Mourners bid farewell to brothers
Hundreds gathered Wednesday in Cathedral of Christ the King Church to share Kimmes family grief as they buried two of their own. Joseph Kimmes III and his brother, Scott, were killed in an industrial accident Thursday at a construction landfill w...
Hundreds gathered Wednesday in Cathedral of Christ the King Church to share Kimmes family grief as they buried two of their own.
Joseph Kimmes III and his brother, Scott, were killed in an industrial accident Thursday at a construction landfill when they were exposed to toxic fumes. The co-owners of J. Kimmes Construction and Lakehead Blacktop and Materials Inc.
Paul Cossalter of Wrenshall and Harold "Tim" Olsen Jr. of Foxboro were also killed in the accident. Services for the men were also held this week.
"We are told that they died quickly, suffering little or no pain, but it's been an enormous loss," said the Rev. Ronald Olson, pastor of Holy Assumption Church, where the Kimmes family are members.
For many in the standing-room-only crowd, being there was not an act of politeness but a need.
"I don't know how to say it," said Bob, a neighbor of the Kimmes family who declined to give his last name. "I just wanted to be here."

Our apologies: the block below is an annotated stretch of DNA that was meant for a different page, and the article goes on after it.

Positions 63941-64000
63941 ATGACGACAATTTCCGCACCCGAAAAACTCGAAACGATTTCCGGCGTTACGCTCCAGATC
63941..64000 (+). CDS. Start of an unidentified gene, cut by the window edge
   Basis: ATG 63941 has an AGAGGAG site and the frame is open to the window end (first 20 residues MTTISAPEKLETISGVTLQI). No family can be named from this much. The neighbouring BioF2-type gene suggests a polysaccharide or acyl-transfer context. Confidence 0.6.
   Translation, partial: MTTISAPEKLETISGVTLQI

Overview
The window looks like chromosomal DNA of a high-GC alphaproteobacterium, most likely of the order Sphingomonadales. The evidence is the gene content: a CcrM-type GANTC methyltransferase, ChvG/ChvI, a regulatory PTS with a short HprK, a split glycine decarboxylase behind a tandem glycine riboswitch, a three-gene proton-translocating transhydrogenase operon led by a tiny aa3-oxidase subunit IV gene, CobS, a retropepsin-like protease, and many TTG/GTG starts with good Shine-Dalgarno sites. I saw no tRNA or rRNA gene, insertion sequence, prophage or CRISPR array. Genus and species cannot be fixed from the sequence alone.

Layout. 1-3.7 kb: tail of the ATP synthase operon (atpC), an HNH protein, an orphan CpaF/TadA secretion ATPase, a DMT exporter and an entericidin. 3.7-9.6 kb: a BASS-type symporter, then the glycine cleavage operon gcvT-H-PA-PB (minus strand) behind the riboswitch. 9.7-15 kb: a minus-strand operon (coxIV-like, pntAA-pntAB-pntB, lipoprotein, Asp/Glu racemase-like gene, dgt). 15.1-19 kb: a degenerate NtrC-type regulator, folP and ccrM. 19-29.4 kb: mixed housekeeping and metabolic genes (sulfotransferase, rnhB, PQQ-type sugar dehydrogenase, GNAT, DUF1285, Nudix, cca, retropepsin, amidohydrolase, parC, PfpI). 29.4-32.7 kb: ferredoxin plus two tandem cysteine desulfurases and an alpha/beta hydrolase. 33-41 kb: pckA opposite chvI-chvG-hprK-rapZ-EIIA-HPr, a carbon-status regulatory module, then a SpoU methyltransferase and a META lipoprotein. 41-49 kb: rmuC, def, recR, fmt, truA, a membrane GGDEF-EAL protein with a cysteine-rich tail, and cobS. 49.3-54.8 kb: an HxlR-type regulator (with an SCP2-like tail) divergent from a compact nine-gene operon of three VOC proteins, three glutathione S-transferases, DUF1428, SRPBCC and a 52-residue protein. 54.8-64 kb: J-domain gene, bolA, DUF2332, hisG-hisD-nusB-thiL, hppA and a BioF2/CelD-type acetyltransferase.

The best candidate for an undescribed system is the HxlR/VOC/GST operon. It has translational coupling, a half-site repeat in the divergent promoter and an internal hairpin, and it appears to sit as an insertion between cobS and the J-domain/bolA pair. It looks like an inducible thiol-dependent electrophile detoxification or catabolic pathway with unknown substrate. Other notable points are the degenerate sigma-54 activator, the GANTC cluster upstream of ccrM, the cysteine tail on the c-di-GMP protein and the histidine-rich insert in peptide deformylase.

The family touched many lives.
"I think they were wonderful people, wonderful," said Brenda Anderson, who worked for the Kimmes family for five years at the Prime Steer. "Very much about family."
They were hard workers who were always good to their people, said Kim Johnston.
"Joe (the men's father) was a friend of my father's," she said. "He gave me my first job."
The families remained close.
"When my dad died, they were the first ones at my door," Johnston said. "That's the kind of people they are."
The Kimmes family is quick with a helping hand, mourners said.
"They've done a lot for the township and the whole community really," said Ted Nelson, former Superior town board member. "I think the number of people there and the support they've been getting shows that."
The funeral was a remembrance and celebration of the brothers' lives, Olson told the crowd.
"They are home now at peace," he said. "So we mourn for ourselves. Our lives are emptier now."
In his homily, Olson called the brothers men of faith who were devoted to their family, friends and work.
"They cared for one another throughout life and even at the very end as one tried to rescue the other," he said. "That kind of love is not borne on the sleeve or expressed in soft words. It's real. It resides in the heart."
The grief that poured out Wednesday was also real. Hugs were freely shared. Crumpled tissues littered the entrance to the church after the funeral procession drove away toward Calvary Cemetery. Nelson said it was a way for the community to reciprocate for a family that has done so much.
"Showing up for them in their time of need," he said.
Maria Lockwood covers public safety. E-mail firstname.lastname@example.org or call (715) 395-5025.